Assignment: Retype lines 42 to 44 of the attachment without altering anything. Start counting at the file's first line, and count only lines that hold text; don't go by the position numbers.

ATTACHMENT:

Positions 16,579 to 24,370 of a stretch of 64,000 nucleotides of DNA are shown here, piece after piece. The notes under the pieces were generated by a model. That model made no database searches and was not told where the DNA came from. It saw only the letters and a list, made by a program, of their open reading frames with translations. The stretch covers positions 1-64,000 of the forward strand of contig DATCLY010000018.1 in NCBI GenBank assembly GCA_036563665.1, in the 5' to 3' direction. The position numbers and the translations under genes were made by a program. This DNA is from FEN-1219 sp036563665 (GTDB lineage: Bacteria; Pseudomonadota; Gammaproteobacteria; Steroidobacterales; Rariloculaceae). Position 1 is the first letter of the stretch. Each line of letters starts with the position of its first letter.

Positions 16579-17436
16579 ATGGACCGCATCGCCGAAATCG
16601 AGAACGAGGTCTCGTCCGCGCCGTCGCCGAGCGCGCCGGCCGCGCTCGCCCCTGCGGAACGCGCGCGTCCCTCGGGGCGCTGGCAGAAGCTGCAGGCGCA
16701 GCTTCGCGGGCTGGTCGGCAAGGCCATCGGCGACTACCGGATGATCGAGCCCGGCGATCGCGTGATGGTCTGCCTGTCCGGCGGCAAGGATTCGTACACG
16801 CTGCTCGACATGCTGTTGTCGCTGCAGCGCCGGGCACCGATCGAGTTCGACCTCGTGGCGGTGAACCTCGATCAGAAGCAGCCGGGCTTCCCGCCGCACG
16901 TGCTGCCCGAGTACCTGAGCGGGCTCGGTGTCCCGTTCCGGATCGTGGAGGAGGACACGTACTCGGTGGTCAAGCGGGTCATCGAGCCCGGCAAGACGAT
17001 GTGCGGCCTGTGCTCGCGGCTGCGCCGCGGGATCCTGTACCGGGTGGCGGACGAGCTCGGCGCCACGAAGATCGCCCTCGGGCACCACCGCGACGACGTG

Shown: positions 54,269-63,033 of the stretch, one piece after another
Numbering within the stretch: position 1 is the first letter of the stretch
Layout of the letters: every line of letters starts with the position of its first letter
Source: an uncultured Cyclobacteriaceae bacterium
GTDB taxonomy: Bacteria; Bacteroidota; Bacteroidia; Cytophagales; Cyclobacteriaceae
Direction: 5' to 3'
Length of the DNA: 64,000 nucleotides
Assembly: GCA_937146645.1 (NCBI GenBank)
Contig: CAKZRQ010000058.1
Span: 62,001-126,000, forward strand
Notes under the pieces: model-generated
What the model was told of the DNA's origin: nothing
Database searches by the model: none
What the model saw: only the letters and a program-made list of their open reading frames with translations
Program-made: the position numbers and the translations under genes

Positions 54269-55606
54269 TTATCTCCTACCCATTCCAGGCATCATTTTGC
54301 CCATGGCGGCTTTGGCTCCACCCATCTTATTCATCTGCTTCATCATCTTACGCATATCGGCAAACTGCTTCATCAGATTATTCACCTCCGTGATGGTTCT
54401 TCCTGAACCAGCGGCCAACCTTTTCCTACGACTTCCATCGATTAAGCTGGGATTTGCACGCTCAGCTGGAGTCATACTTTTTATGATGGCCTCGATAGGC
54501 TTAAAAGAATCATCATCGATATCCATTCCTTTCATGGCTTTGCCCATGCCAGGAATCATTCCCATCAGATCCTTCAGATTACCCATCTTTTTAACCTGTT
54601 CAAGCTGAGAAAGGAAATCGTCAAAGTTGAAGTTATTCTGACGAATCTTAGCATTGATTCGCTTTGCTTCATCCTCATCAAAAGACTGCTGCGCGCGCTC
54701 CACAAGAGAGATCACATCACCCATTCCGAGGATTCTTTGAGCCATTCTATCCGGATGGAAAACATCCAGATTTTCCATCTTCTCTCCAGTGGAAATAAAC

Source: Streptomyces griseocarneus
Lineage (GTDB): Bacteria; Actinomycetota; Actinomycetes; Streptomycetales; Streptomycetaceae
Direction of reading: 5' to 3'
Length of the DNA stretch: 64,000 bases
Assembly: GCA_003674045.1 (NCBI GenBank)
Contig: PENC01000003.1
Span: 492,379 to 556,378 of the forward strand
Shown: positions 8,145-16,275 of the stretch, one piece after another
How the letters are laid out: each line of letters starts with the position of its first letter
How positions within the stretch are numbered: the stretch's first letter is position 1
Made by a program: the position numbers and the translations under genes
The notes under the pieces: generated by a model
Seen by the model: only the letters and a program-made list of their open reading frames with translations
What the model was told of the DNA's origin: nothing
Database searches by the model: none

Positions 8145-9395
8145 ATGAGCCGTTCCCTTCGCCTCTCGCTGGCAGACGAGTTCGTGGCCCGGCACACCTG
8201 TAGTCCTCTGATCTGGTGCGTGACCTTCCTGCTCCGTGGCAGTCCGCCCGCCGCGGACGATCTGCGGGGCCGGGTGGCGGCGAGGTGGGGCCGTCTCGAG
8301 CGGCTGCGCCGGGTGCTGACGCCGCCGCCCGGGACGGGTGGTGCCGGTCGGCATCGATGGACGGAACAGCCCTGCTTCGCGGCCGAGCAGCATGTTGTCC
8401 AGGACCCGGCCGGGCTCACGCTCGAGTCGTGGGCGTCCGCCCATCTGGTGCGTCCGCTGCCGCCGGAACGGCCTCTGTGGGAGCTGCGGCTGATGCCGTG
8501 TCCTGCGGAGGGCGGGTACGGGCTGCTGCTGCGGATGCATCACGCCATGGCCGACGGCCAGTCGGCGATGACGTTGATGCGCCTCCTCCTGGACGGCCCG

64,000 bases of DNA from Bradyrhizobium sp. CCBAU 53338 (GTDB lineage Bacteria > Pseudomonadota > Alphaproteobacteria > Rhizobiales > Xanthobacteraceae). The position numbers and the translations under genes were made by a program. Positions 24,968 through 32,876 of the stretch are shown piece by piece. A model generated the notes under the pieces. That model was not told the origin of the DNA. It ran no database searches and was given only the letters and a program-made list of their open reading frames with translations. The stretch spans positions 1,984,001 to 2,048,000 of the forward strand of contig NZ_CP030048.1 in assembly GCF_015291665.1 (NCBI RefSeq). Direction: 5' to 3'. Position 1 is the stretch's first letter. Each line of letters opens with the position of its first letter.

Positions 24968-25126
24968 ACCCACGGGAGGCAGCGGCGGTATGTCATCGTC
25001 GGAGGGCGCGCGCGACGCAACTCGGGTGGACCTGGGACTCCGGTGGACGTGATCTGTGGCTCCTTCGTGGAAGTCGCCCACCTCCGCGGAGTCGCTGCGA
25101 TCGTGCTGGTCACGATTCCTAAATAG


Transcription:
The notes under the pieces: generated by a model
Seen by the model: only the letters and a program-made list of their open reading frames with translations
What the model was told of the DNA's origin: nothing